@Vlad, under California law City Councilmembers are not allowed to supervise the work of City Staff. Full supervising authority of City Staff is held by the City Manager.


 +   3 people like this
Posted by Just Sayin', a resident of Menlo Park: The Willows,
on Apr 12, 2017 at 9:16 am

Council members may not give staff orders. That's really the restriction.

There's nothing that prevents Mueller from asking Council members to also report their own meetings with staff, or to have Council, as a body instruct the City Manager to instruct staff, particularly planning staff, to log meetings and phone calls with developers and other applicants. This was done in the past. The log is public record. That way council and the public can know whats in the system and whats coming into the system.

Another way is the Palo Alto method of "disclosure" whereby Council, Planning Commission, ARB, etc are required to report their contacts from applicant and public lobbyists, and briefly disclose those contacts and their content during a specific period of the meeting for the approval.

The point that the City manager is a spoke in the wheel is quite astute actually. In "Staff driven" councils, the City Manager is often in a unique position to effectively circumvent Brown Act limitations simply because the City Mgr can have serial contact with a majority (or all) council members on an issue and the City Mgr controls the Staff Reports. The City Mgr may not tell Council member B what council member A said, but he/she can easily take temperatures of all council members. If the City Manager is driving the agenda then he/she is in a unique position to gain information about how council feels on "his" agenda and can manipulate Staff Reports accordingly.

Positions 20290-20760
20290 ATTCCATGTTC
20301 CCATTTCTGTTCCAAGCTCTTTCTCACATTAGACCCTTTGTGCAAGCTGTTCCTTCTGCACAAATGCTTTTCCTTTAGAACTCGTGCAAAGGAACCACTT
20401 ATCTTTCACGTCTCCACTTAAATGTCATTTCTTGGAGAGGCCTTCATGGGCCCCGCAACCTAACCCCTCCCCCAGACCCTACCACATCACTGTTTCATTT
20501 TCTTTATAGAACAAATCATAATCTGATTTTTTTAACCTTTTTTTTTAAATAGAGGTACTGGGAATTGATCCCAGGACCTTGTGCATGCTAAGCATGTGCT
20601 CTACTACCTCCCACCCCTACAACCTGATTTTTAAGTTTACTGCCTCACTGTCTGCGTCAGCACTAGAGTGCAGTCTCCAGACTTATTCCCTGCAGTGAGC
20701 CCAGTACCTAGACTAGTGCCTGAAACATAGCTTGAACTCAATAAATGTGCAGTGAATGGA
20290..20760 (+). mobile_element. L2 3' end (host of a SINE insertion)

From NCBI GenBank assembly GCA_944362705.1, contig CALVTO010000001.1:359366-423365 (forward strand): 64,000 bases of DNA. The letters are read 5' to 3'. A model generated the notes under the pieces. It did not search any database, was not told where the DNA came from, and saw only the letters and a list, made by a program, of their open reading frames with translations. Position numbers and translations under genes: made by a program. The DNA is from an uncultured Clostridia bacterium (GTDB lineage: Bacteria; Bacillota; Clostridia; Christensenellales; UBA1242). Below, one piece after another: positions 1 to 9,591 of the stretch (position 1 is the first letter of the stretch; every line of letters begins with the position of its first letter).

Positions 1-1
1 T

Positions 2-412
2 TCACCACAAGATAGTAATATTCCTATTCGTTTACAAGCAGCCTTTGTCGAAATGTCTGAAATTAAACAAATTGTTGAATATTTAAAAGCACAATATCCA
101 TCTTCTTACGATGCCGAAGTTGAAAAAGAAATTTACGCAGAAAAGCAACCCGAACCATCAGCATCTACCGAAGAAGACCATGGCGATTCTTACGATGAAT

In "Council driven" staffs. This is less of an issue because Council is actively driving agenda contents and actively monitoring Staff Reports presumably through a "stong mayor."


 +  Like this comment
Posted by two months, a resident of Menlo Park: other,
on Jun 15, 2017 at 2:47 am

It's been over two months and Mueller has not said anything about this sunshine policy at a public meeting. Apparently, it's a lot easier to kick this idea around behind the scenes.

On term limits, it's odd for Stew to write, "two consecutive terms is more than enough," when he recently endorsed Cline for a 3rd term. There was a time in Menlo Park when it was considered difficult for incumbents to get re-elected. Back in those dark days, it was not uncommon for incumbent commissioners to fail reappointment (Web Link). Stew's "term limits" proposal is a reflection on how gracious and collaborative this council is perceived. This council has never ejected an incumbent commissioner seeking reappointment.


 +   9 people like this
Posted by Ray Mueller, a resident of Menlo Park: University Heights,
on Jun 18, 2017 at 8:16 pm

I requested to discuss the sunshine proposal on a set City Council agenda rather than randomly bring it up at a City Council meeting, so the public would have notice prior to the meeting the issue would be discussed. I was informed recently the Mayor has now officially declined to put the issue on the agenda. I still hold out hope the Mayor will change her mind and put the matter on an official City Council agenda so the public can have notice prior to the meeting the issue is going to be discussed.


Sorry, but further commenting on this topic has been closed.